IUCN Passes Resolution to Stop Bauxite Mining in Atewa Forest
The International Union for Conversation of Nature (IUCN) has passed a resolution adopted by its members for urgent measures to safeguard the Atewa Forest.
The motion was brought by A Rocha Ghana with co-sponsors and IUCN members – The Development Institute, Benin Environment and Education Society ONG, Nature Tropicale ONG, and international IUCN members A Rocha International, WWF, Birdlife International, Global Wildlife Conservation, Rainforest Trust, Synchronicity Earth and the Royal Society for the Protection of Birds.
The resolution gained 5 African state member YES votes – 4 from Ghana’s neighbouring countries – and 31 Chinese NGO member votes – the second largest number of any individual country after the US – in support of the resolution.
According to the Union, mining bauxite in the Atewa Forest is fundamentally inconsistent with international commitments.
Therefore, at the IUCN World Conservation Congress 2020, at its session in Marseille, France, urged the Government of Ghana to immediately and permanently halt all mining-related operations and other destructive activities in Atewa Forest; and establish a national park over the entirety of Atewa Forest to ensure its conservation in perpetuity”
IUCN also urged the donor community to provide the financial assistance needed to build a world-class protected area in the Atewa Forest, as well as for supporting green developments within the landscape.
IUCN stated in the resolution that, in the event that the Government of Ghana still attempt to go ahead to mine Bauxite in Atewa Forest Reserve contrary to the provisions of the resolution, it “strongly requests all companies in the mining sector not to participate in any mining activities in or near Atewa Forest and all companies using aluminium to ensure that no aluminium from Atewa Forest enters their supply chains; requests the Aluminium Stewardship Initiative to assist companies to ensure that aluminium from Atewa does not enter their supply chains and urge their member companies not to become involved in mining activities in or near the Atewa Forest”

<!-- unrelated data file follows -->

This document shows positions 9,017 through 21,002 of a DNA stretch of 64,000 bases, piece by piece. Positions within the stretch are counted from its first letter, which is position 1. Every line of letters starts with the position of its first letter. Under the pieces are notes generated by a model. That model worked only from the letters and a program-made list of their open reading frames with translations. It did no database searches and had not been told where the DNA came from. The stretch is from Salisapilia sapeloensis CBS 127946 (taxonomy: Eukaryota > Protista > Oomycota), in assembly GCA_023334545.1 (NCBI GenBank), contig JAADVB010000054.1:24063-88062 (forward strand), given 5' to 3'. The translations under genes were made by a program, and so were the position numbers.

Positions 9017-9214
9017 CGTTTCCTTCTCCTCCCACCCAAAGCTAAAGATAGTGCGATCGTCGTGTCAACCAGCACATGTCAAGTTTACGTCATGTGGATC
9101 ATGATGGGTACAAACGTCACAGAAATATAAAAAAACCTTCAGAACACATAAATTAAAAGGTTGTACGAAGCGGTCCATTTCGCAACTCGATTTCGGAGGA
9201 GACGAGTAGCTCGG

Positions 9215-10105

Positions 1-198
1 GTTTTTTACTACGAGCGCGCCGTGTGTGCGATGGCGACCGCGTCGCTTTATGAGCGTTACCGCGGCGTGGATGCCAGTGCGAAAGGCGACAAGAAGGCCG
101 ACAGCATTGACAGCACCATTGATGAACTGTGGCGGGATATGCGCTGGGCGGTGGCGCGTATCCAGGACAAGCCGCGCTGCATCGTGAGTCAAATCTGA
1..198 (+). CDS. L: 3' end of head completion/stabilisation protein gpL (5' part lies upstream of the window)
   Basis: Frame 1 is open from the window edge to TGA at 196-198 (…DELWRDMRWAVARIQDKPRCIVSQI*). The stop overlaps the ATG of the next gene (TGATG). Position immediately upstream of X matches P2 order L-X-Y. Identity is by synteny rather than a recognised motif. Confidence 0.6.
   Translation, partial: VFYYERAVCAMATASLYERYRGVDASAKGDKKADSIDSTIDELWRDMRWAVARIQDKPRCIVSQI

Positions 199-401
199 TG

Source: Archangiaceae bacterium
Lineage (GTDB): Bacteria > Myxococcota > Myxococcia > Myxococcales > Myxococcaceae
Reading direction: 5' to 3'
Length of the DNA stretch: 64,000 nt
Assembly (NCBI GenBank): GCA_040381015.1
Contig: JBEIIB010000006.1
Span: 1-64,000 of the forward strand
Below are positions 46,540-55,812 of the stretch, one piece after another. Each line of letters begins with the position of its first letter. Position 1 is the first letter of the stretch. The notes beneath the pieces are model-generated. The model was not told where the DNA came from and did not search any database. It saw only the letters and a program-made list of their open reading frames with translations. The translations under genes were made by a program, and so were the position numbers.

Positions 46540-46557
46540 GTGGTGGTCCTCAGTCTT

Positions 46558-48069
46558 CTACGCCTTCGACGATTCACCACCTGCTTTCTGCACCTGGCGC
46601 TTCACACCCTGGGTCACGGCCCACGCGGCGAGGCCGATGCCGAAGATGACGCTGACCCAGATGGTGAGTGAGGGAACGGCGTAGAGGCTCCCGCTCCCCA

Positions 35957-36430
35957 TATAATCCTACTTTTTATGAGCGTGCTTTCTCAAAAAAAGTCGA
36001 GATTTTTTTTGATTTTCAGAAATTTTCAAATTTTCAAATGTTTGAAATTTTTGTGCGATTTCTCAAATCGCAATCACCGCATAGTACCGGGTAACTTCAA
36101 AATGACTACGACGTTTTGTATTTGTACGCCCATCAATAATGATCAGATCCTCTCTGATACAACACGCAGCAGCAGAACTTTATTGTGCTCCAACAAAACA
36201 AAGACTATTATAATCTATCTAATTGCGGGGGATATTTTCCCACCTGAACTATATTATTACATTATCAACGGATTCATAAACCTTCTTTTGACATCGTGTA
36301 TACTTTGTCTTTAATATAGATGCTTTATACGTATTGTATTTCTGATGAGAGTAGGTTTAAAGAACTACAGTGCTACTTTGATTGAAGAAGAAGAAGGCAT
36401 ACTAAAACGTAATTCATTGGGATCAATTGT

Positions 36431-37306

Additionally, “urges all financial institutions to ensure that they provide no finance in any form for any mining or other destructive activities in or near Atewa Forest”
The resolution requested the Director-General, in view of the extreme urgency of the situation in the Atewa Forest, to provide a special report to the next session of the World Conservation Congress on the implementation of this Resolution.
The Union explained that Atewa Forest in the Eastern Region of Ghana is one of the most important places in West Africa for biodiversity conservation, being a rare example of ‘upland evergreen’ forest, with over 100 species listed in the Threatened or Near Threatened categories of the IUCN Red List of Threatened Species; noting that at least two species in Atewa are Critically Endangered, and a further two are likely to become so when assessed and that one plant species, two butterflies and one frog are endemic to Atewa;
It stated that Atewa Forest is a critical water source, housing the headwaters of the Birim, Densu and Ayensu Rivers, which provide water to local communities as well as to millions of people downstream, including in Accra;
Despite appreciating the establishment of a Forest Reserve at Atewa in 1926 and its formal protection by the government of Ghana in the decades following independence, it is alarmed however that in June 2019, in the absence of an environmental impact assessment, the Ghanaian authorities started clearing access roads to the summit of the Atewa Forest to allow test-drilling for bauxite.
IUCN is deeply concerned that strip mining for bauxite would irrecoverably damage the Atewa Forest, resulting in species extinctions and highly degraded water sources.
The Union is appreciative of the commitment of His Excellency The President of the Republic of Ghana to the achievement of the United Nations Sustainable Development Goals (SDGs) and the Aichi Biodiversity Targets of the Convention on Biological Diversity (CBD);, and effort to develop the aluminium industry in Ghana, however, reminded him that mining bauxite at Atewa is not critical to this industry.
Atewa Forest No-Go area for Bank financing Campaign